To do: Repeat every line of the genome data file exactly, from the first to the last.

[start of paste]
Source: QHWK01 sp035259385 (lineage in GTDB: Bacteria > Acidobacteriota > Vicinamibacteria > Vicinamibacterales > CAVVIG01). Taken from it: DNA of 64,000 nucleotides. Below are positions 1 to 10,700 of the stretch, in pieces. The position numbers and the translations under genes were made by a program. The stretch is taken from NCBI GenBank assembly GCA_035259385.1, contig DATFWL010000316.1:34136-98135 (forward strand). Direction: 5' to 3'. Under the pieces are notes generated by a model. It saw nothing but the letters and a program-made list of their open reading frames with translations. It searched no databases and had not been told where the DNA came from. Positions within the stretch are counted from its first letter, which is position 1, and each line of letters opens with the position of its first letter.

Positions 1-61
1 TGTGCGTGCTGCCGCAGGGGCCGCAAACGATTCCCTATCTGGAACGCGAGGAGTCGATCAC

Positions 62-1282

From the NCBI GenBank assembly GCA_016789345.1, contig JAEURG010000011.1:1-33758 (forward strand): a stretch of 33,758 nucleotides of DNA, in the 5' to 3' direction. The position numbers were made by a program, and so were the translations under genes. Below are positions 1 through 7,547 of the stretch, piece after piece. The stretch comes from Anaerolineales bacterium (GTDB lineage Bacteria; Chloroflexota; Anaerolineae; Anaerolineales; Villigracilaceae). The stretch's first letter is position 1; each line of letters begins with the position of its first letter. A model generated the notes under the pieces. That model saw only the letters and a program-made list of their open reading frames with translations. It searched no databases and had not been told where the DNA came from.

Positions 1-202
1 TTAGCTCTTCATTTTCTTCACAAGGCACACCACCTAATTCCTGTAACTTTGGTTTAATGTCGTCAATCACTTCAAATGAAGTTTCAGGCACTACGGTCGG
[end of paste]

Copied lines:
Source: QHWK01 sp035259385 (lineage in GTDB: Bacteria > Acidobacteriota > Vicinamibacteria > Vicinamibacterales > CAVVIG01). Taken from it: DNA of 64,000 nucleotides. Below are positions 1 to 10,700 of the stretch, in pieces. The position numbers and the translations under genes were made by a program. The stretch is taken from NCBI GenBank assembly GCA_035259385.1, contig DATFWL010000316.1:34136-98135 (forward strand). Direction: 5' to 3'. Under the pieces are notes generated by a model. It saw nothing but the letters and a program-made list of their open reading frames with translations. It searched no databases and had not been told where the DNA came from. Positions within the stretch are counted from its first letter, which is position 1, and each line of letters opens with the position of its first letter.

Positions 1-61
1 TGTGCGTGCTGCCGCAGGGGCCGCAAACGATTCCCTATCTGGAACGCGAGGAGTCGATCAC

Positions 62-1282

From the NCBI GenBank assembly GCA_016789345.1, contig JAEURG010000011.1:1-33758 (forward strand): a stretch of 33,758 nucleotides of DNA, in the 5' to 3' direction. The position numbers were made by a program, and so were the translations under genes. Below are positions 1 through 7,547 of the stretch, piece after piece. The stretch comes from Anaerolineales bacterium (GTDB lineage Bacteria; Chloroflexota; Anaerolineae; Anaerolineales; Villigracilaceae). The stretch's first letter is position 1; each line of letters begins with the position of its first letter. A model generated the notes under the pieces. That model saw only the letters and a program-made list of their open reading frames with translations. It searched no databases and had not been told where the DNA came from.

Positions 1-202
1 TTAGCTCTTCATTTTCTTCACAAGGCACACCACCTAATTCCTGTAACTTTGGTTTAATGTCGTCAATCACTTCAAATGAAGTTTCAGGCACTACGGTCGG